Why in a modern society educated in the dangers of alcohol, smoking, and drug abuse is it so difficult to implement preventive policies? How can policy makers justify public intervention into private life? And why does this interference often translate into contradictory or non-reflexive politics on lifestyles?
This erudite title discusses the social, cultural, and policy consequences of these conditions as well as the effect of the primacy of agency and choice upon regulation.
Carefully analyzing the impact of the rise of consumer society it deftly argues that the saturation of the modern ideals of progress, individualism, and the democratic state has limited lifestyle regulation to stressing the self-responsibility of individuals within a free market.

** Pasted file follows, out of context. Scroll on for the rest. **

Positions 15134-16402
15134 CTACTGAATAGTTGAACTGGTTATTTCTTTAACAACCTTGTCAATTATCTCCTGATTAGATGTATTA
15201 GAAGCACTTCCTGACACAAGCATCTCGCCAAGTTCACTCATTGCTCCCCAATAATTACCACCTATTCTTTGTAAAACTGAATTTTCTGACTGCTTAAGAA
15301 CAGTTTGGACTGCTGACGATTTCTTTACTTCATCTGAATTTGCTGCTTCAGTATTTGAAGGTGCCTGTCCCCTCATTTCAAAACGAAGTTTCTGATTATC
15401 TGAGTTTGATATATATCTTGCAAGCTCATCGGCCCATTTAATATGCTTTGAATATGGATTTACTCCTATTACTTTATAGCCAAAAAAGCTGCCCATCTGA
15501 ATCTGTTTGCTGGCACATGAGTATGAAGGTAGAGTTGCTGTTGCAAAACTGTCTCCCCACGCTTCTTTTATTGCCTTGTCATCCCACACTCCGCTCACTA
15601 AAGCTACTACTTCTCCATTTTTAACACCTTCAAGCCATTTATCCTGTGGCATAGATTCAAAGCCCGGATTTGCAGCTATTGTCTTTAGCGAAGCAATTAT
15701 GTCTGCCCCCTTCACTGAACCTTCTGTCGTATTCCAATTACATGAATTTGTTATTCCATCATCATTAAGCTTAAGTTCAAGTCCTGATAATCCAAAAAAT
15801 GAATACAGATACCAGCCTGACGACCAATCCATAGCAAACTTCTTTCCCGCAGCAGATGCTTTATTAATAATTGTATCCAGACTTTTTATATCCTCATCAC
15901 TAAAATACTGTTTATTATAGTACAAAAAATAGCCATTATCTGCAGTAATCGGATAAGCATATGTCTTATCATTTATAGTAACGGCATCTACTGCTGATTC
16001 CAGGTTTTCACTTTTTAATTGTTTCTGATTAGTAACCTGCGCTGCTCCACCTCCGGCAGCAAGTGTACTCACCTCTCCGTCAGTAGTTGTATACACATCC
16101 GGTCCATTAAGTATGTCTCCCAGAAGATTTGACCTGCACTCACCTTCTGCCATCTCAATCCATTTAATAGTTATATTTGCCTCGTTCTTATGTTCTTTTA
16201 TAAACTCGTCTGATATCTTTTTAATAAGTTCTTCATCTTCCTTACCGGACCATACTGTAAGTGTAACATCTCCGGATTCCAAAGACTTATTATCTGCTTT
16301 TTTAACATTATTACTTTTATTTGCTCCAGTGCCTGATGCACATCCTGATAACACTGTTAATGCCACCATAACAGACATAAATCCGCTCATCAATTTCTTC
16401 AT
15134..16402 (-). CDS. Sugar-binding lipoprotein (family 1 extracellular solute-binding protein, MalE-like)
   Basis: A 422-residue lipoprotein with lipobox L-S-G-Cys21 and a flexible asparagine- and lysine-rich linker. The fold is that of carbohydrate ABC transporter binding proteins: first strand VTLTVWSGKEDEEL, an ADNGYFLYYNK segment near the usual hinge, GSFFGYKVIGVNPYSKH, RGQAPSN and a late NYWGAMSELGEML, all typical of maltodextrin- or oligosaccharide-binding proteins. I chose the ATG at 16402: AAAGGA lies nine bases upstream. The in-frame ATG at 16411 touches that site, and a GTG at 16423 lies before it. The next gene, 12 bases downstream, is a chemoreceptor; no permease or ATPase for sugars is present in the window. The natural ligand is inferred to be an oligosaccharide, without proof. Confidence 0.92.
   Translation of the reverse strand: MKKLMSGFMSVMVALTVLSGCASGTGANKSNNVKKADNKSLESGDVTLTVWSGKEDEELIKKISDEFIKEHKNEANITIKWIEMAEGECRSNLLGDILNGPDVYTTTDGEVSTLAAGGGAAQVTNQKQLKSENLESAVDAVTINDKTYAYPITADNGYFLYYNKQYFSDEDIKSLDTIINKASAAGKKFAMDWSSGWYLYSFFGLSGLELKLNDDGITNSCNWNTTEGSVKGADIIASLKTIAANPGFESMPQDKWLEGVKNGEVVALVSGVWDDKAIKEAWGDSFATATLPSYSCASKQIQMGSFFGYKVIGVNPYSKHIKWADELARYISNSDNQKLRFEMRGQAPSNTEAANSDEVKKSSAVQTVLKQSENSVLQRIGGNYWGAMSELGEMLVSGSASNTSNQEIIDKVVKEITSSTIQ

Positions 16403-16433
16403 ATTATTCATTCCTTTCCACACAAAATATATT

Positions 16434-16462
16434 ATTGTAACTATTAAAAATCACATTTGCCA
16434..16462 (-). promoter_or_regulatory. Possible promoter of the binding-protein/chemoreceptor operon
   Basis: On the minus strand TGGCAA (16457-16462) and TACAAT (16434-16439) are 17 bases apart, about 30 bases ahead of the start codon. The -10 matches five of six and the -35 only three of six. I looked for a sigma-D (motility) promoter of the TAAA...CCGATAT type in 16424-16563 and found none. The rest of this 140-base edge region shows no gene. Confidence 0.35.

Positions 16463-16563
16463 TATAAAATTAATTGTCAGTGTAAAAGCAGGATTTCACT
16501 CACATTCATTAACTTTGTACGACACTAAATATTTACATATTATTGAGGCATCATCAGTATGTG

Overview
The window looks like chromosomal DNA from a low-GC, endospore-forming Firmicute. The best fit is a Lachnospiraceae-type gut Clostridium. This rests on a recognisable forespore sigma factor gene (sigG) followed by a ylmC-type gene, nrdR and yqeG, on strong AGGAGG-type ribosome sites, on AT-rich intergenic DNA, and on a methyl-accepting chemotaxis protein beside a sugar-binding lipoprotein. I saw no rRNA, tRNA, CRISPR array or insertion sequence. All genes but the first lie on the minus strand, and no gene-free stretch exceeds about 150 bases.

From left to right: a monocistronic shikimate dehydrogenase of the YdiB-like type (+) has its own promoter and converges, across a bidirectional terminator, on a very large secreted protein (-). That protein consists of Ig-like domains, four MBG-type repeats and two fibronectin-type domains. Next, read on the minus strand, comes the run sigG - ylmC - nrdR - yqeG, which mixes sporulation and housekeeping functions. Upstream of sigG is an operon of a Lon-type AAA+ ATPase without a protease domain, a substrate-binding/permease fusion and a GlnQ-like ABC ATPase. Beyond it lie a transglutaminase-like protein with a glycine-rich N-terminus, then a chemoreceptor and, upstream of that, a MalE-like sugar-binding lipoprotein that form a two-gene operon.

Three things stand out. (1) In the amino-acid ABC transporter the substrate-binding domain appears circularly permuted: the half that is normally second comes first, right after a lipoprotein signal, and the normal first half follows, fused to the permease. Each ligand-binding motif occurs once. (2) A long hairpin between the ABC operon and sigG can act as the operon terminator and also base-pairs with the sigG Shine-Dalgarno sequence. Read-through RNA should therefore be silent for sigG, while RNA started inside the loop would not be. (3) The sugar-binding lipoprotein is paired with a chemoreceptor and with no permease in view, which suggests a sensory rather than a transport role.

The book critically examines:
- Neo-Liberal ideology and the free market
- The Sociology of Modernity
- The New Consumer Society
- Citizenship in Mass Society
- The power of Autonomy
- The interaction of Regulation and Agency
It provides a developed genealogical account of the saturated society, enriched by original case-studies, and engaging with a broad range of traditional approaches and sources - including the work of Ulrich Beck, Anthony Giddens, Adam Smith, and Pierre Bourdieu.
This well researched and thought-provoking work will be of interest to students of social policy and sociology as well as policy-makers and field workers.